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[Enamel Bits] Enameling-finishing cloisonn=E9


#1
    I was wondering if any enamelers out there have any
suggestions on what to use for grinding down to my wires that
have some enamel on top. 

There are a variety of ways that you can use to grind enamels
down.

Here are a few suggestions and you might receive more from other
Orchid enamelists:

  1. Alundum Stones - These stones are specifically designed to
    grind glass. The leave no residue that could be disastrous when
    you refire as Carborundum would.

Thompson Enamels 1-606-291-3800 carries two grits: They do have
a catalog that you can request.

150 grit for initial grinding @ 8.00
200 grit for final grinding @ 8.00

I use these and am very pleased with the results. I put the
stone under the tap with running water. Take the enamel in my
hand and run it over the surface of the stone in circular motion
until the wires are even with the enamel…I take a glass brush
(a fiberglass cleaning tool, also available by Thompson) under
running water to clean up any residue left by the stone. Let
dry…then fill up any “pits” in the enamel…my goal is a smooth
enameled surface with no holes. Then fire… grind…fill up
any holes in the enamel…dry…fire…and continue the cycle
until the enamel is smooth. After I complete my final grinding
I will flash fire in the kiln for 1 minute at 1475 degrees. This
will leave you with an enamel surface with a lot of shine.

  1. You can also use a wet or dry polishing paper starting with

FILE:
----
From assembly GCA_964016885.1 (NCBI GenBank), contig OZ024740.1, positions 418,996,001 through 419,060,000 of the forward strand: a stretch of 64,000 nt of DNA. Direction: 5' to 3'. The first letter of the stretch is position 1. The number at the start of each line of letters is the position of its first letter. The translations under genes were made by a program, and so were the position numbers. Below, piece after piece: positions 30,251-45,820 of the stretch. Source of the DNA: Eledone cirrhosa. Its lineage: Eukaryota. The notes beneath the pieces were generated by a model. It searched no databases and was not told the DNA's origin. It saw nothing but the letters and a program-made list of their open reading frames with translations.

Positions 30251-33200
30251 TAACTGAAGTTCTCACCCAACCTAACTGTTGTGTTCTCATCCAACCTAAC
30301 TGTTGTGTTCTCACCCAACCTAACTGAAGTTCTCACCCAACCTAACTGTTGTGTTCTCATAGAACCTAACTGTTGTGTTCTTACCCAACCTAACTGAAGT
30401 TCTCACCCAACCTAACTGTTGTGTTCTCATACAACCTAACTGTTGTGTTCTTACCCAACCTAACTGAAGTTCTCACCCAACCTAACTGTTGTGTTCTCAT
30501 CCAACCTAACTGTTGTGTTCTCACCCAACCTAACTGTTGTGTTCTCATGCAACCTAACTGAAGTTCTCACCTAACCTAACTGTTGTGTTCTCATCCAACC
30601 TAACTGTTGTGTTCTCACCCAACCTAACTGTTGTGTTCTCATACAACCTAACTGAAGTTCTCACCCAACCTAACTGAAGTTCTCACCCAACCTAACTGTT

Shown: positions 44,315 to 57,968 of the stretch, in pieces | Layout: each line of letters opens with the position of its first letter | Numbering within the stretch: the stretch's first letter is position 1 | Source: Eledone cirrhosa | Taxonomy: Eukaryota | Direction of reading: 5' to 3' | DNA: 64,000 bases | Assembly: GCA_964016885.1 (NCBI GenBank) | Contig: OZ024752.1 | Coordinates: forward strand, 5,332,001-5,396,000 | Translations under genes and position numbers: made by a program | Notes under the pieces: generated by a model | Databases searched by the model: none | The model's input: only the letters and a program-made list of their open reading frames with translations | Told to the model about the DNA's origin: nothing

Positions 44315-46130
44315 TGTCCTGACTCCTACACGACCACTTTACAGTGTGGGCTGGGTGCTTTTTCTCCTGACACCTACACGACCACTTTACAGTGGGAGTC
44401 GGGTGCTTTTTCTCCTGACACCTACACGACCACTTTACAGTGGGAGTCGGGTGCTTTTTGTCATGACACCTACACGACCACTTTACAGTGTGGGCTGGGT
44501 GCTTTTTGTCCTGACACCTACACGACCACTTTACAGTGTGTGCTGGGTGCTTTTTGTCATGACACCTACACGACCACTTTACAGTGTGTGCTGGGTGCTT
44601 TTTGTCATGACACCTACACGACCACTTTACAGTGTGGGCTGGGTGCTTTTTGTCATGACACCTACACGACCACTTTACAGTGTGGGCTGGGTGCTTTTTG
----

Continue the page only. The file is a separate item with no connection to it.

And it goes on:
600 and then going up to 2500 grit. Tools needed…a 1/2" dowel
    (depending on the size of your piece) cut about 5 inches long or
    whatever is comfortable for you, an old phone book, glue gun,
    bowl of water and elbow grease. Take the dowel squeeze a
    generous blob of glue onto the end…then apply your enamel
    piece…remind you of lapidary. After the glue is set get your
    bowl of water, open up the phone book and do what we were not
    suppose to do to books in grade school bend it until the covers
    touch so the insides are exposed. Pick any page you want. Wet
    your sand paper starting at 600 grit put the wet sand paper on
    the phone book (the phone book acts as a cushion to protect the
    enamel and give you some stability in the grinding and polishing
    of the enamel. It is also good to cut the piece of sandpaper
    into 4ths so you are working on a smaller surface. Take the
    enamel, which should be secured to the dowel stick, and then
    start sanding until your wires and enamels are smooth. Take the
    enamel off the dowel, clean with a glass brush and water after
    every sanding. Fill up the “pits”, dry, fire and then continue
    the process until the surface is even and smooth…then go to
    the next sanding grit…1,000 then 1,200 up to 2,500, depending
    on what effect you are looking for. I wouldn’t put the enamel in
    the kiln after the final grit of 2500 is done…you should have a
    beautiful glowing smooth surface of enamel and a sore arm. The
    results are definitely worth it.

Some enamelists use a wet arbor to grind and polish the enamels.
I have done all of the above and have been pleased with all of
the results…some do take more time then others, as you
probably have already guessed, and produce different results.

Remember to always keep your enamel wet when grinding and
polishing.

I would need to write a book on the subject of finishing to give
you all of your finishing alternatives for enamels…if you
want more please email me off line. Hope this
helps…

Linda Crawford
Linda Crawford Designs
http://www.jps.net/lcrawford (Web site is under construction)
@Linda_Crawford

“What if the hokey pokey is what life is all about?”